Over the past millennium, Shanghai transformed from a relatively insignificant market town and county capital into a major global metropolis. A combination of technical advances in agriculture, waterway management, and the natural changes in the course of some rivers and the silting of others led, in 1292, to the founding of the county capital Shanghai. The town went through alternate periods of growth and stagnation, but by the mid-19th century, it was an international trading hub with a population of a quarter of a million people. One of the turning points in its history came in 1842, the year that the Treaty of Nanking was signed by the Qing Empire and the United Kingdom and the Treaty Port of Shanghai opened up. Over the following century, Shanghai was divided into three main sections, each operating under its own laws and regulations: the International Settlement, the French Concession, and the Chinese city. In the 1930s, the fate of the city fell into the hands of yet another foreign power: Japan. After Japan’s surrender on 15 August 1945, Chinese nationalists and communists continued their struggle for control of the city for another four years until the People’s Liberation Army “liberated” Shanghai on 25 May 1949.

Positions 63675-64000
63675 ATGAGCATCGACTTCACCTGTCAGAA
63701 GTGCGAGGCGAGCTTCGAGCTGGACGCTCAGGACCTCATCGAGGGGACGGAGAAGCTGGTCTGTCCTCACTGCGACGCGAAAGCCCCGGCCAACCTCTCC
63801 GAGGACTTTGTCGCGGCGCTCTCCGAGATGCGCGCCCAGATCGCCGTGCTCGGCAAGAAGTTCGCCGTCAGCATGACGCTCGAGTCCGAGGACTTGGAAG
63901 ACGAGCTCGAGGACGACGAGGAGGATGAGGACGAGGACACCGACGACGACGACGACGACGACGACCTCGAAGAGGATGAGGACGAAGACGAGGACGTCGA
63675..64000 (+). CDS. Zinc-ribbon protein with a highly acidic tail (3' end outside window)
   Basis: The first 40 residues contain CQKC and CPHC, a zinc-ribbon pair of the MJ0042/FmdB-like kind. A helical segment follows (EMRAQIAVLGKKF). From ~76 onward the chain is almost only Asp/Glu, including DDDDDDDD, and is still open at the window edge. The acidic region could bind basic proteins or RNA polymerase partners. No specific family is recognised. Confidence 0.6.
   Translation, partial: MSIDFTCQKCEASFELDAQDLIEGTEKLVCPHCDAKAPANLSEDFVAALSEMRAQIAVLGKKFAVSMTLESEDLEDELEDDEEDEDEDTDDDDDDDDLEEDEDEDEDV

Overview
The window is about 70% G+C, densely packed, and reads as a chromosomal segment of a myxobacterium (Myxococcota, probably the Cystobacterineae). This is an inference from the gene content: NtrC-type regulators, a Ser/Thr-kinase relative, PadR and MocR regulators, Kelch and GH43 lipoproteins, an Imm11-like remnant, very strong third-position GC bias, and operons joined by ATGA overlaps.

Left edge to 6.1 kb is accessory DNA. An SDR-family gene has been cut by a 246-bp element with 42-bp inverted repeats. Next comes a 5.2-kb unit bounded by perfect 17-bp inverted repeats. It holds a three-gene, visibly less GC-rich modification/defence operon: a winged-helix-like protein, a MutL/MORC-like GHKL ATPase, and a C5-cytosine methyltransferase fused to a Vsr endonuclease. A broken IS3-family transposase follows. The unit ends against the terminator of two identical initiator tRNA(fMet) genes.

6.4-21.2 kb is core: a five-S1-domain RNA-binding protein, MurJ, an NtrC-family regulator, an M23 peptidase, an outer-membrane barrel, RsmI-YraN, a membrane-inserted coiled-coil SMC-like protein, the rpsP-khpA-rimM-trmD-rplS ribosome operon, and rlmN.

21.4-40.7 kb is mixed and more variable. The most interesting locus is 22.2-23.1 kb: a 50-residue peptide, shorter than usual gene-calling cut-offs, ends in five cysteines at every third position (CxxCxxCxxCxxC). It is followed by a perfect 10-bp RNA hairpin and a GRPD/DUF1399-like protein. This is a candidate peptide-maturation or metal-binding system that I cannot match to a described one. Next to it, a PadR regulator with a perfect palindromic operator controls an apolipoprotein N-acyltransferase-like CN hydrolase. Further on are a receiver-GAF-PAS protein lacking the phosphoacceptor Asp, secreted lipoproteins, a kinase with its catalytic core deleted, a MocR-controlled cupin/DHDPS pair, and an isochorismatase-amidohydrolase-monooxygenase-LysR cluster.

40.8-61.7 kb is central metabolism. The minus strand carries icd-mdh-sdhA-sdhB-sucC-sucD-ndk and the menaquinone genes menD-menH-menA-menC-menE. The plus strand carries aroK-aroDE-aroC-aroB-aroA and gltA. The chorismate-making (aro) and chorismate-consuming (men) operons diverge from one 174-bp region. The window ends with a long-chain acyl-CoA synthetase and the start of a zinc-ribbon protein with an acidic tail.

From the first establishment of a museum in 1905 to the early-21st-century drive to build local museums, Chinese elites and officials have recognized the role of exhibitions in shaping the modern nation. Across this long 20th century, China’s exhibitionary culture has reflected three themes: the deployment of antiquity and tradition to inculcate national consciousness, the creation of revolutionary narratives to model political participation, and the presentation of modernity to inspire a vision of national “wealth and power.” During the Republican period (1912–1949), the Nationalists protected the imperial collection and established revolutionary memorial halls, and elites built local museums while businessmen championed native goods in national product fairs. The Communist Party, which came to power in 1949, created a Museum of the Chinese Revolution while also developing a cultural bureaucracy to preserve cultural relics. During the Mao years (1949–1976), exhibitions were part of everyday life, from rural exhibits about agricultural production to propaganda displays that justified class struggle. Since China’s period of “reform and opening-up” in 1978, exhibitions have played a central role in cultural diplomacy while also serving national aims of domestic tourism and “patriotic education.” The enterprise of the Chinese museum has always had a dual aim: to make the modern nation and to serve the pedagogical state.